You are reading a brief article, five essays, and two books. You are
writing five reflections, two essays, and keeping a reading journal.
The article and essays, or links to them, can be found at http://dkonkoly.blogspot.com You also will find other helpful materials there.Plus, you can use the comment option to pose questions to each other and reply!
You will have to get the two books through the library, buy them, or share them.
Reading and Reflecting as a Writer
the article “What Do Students Need to Know about Rhetoric?” to
UNDER THE INFLUENCE Paying the price of my father's booze By Scott Russell Sanders
Source: HARPER'S, Nov. 1989, pp. 68-75
My father drank. He drank as a gut-punched boxer gasps for breath, as a
starving dog gobbles food--compulsively, secretly, in pain and trembling. I use
the past tense not because he ever quit drinking but because he quit living.
That is how the story ends for my father, age sixty-four, heart bursting, body
cooling, slumped and forsaken on the linoleum of my brother's trailer. The story
continues for my brother, my sister, my mother, and me, and will continue as
long as memory holds.
In the perennial present of memory, I slip into the garage or barn to see my
father tipping back the flat green bottles of wine, the brown cylinders of whiskey,
the cans of beer disguised in paper bags. His Adam's apple bobs, the liquid
gurgles, he wipes the sandy-haired back of a hand over his lips, and then, his
bloodshot gaze bumping into me, he stashes the bottle or can inside his jacket,
under the workbench, between two bales of hay, and we both pretend the moment
has not occurred.
Ozick uses imagery and personal stories to illustrate the differences between
her and her mother’s form of excellence. She is able to show the contrast
between herself and her mother vividly because the subject is something she
knows very well. What can one know better than their own life?Ozick is very self-aware, admitting her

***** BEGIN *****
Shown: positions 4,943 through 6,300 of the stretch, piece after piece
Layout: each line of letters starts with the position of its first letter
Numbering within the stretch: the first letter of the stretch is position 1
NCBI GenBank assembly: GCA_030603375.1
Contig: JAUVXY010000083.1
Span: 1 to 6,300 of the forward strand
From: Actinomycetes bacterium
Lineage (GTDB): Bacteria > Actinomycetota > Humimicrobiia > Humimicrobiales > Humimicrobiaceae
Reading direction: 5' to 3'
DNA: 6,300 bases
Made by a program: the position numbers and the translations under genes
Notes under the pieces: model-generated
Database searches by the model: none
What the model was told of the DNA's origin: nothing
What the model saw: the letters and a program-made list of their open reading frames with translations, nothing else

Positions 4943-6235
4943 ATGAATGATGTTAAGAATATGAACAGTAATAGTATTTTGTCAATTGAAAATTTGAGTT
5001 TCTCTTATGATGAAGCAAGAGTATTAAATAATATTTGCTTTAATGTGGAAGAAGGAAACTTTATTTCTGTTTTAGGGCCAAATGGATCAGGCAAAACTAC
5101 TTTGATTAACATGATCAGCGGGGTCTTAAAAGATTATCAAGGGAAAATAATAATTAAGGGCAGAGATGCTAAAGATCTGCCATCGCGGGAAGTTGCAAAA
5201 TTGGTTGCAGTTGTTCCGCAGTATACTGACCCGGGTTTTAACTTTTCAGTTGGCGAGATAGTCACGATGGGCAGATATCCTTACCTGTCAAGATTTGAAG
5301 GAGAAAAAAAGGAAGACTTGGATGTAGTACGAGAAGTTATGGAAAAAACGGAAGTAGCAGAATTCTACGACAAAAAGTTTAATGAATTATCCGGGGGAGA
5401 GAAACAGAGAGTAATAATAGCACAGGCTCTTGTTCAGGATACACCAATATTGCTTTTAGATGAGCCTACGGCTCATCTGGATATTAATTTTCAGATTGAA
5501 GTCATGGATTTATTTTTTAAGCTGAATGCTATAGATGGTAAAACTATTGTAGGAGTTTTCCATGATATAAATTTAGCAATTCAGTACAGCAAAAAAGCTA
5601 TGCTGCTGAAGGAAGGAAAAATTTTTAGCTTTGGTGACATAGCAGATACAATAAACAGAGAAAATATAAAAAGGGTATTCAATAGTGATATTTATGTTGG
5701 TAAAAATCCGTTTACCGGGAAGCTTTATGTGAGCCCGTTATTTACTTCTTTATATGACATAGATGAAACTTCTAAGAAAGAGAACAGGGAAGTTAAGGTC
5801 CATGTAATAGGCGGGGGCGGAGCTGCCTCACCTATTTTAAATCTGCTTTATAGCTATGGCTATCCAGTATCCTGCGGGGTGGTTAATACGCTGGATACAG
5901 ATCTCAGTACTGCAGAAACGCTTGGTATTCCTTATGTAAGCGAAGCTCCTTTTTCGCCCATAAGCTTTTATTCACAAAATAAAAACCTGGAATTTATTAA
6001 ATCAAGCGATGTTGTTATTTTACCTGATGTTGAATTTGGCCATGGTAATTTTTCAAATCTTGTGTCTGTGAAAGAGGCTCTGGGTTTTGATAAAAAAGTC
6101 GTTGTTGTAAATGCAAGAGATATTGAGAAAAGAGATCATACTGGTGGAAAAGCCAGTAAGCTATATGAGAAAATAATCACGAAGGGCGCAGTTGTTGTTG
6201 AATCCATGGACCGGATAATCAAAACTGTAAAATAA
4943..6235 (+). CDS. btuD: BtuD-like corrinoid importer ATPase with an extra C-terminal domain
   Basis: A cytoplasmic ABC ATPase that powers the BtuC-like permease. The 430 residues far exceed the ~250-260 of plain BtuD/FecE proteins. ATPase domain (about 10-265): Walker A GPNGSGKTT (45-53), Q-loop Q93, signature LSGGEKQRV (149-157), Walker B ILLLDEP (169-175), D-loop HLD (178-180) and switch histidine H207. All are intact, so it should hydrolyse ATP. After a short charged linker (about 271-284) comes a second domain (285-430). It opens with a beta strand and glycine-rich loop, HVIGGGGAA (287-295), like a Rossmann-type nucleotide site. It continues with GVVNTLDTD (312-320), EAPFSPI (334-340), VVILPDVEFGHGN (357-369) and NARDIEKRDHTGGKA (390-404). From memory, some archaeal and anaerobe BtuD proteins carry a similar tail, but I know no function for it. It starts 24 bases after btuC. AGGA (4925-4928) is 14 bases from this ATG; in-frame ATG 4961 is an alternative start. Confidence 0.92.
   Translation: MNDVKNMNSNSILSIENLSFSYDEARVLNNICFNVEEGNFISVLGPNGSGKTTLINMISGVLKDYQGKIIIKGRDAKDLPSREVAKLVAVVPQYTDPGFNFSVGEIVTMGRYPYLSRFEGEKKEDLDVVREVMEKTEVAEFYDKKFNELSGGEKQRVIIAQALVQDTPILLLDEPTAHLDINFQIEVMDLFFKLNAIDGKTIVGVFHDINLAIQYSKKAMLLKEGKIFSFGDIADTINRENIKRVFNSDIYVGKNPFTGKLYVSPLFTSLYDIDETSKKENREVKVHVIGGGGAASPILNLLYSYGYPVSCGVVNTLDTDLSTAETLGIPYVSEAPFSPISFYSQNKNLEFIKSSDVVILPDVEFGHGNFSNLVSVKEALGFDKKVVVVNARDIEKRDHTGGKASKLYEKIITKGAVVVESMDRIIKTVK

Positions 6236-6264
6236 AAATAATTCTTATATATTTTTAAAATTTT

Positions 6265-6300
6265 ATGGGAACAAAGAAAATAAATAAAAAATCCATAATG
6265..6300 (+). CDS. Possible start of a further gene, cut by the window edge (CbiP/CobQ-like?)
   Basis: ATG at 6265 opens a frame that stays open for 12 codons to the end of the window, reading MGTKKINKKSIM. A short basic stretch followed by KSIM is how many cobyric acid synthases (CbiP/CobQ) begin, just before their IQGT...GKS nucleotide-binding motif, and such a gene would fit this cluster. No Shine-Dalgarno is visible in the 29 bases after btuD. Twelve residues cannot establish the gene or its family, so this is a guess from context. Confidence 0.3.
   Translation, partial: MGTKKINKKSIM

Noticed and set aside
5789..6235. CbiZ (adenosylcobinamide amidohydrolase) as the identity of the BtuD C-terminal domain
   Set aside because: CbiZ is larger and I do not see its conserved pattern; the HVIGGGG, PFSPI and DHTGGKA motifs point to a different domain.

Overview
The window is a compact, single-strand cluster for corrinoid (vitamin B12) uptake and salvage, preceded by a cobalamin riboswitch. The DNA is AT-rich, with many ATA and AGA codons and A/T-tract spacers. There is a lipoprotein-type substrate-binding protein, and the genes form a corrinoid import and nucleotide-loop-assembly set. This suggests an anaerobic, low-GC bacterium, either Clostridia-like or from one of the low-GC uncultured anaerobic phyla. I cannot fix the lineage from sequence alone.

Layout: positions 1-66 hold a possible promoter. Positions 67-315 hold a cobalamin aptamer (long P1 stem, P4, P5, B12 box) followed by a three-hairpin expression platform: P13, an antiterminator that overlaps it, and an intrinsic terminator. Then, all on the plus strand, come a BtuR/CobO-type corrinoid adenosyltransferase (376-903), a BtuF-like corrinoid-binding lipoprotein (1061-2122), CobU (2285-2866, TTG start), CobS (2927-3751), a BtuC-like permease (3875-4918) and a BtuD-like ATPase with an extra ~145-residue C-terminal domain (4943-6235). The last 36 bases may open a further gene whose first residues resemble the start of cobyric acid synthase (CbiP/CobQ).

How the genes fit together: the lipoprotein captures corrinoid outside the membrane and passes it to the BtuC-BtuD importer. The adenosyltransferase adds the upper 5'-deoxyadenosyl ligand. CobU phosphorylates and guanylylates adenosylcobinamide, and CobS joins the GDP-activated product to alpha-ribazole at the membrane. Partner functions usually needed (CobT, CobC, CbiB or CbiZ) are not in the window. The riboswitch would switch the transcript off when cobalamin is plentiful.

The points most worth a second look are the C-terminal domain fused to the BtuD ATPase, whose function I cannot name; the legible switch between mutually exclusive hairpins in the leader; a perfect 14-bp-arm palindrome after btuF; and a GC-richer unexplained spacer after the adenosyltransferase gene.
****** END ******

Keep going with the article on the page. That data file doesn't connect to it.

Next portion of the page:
own flaws and struggle for perfection. She also recognizes that her mother’s
life was lived fully and that it had its own form of excellence. She understands
that she will never be like her mother; she is too concerned with the trivial
things and perfect details to live lavishly. She is the snail, trapped inside
the confinements of flawlessness.
Ozick uses stories of things her
mother did when she was growing up to make the character seem familiar and
endearing. A reader of this essay will relate to the differences between Ozick
and her mother, a woman who, “…thought herself capable of doing anything, and
did everything she imagined. But nothing was perfect” (302). For example,
In reading “The Death of a Moth” it
is easy to just go along with the story but a closer look allows one to see how
Virginia Woolf connected with the reader. In the first sentence the reader relates
to the feelings of the writer. The author includes the reader by using the word
“us”. This use of wording makes the reader imagine that they have felt the
emotional sense they feel on autumn nights and understand it, whether they have
actually experienced it or not. The observation of the surroundings, of the
moth, the day, and the farm establish a context in which the reader is put into
the particular scenario with the author. Therefore, one is able to feel where
Woolf is coming from.
the appeal of ethos when describing the pity felt towards the moth. The moth is
pathetic, being enthralled in happiness with only being able to do so little,
yet she connects the creature to something more significant. The sympathy felt
is mixed with warmth;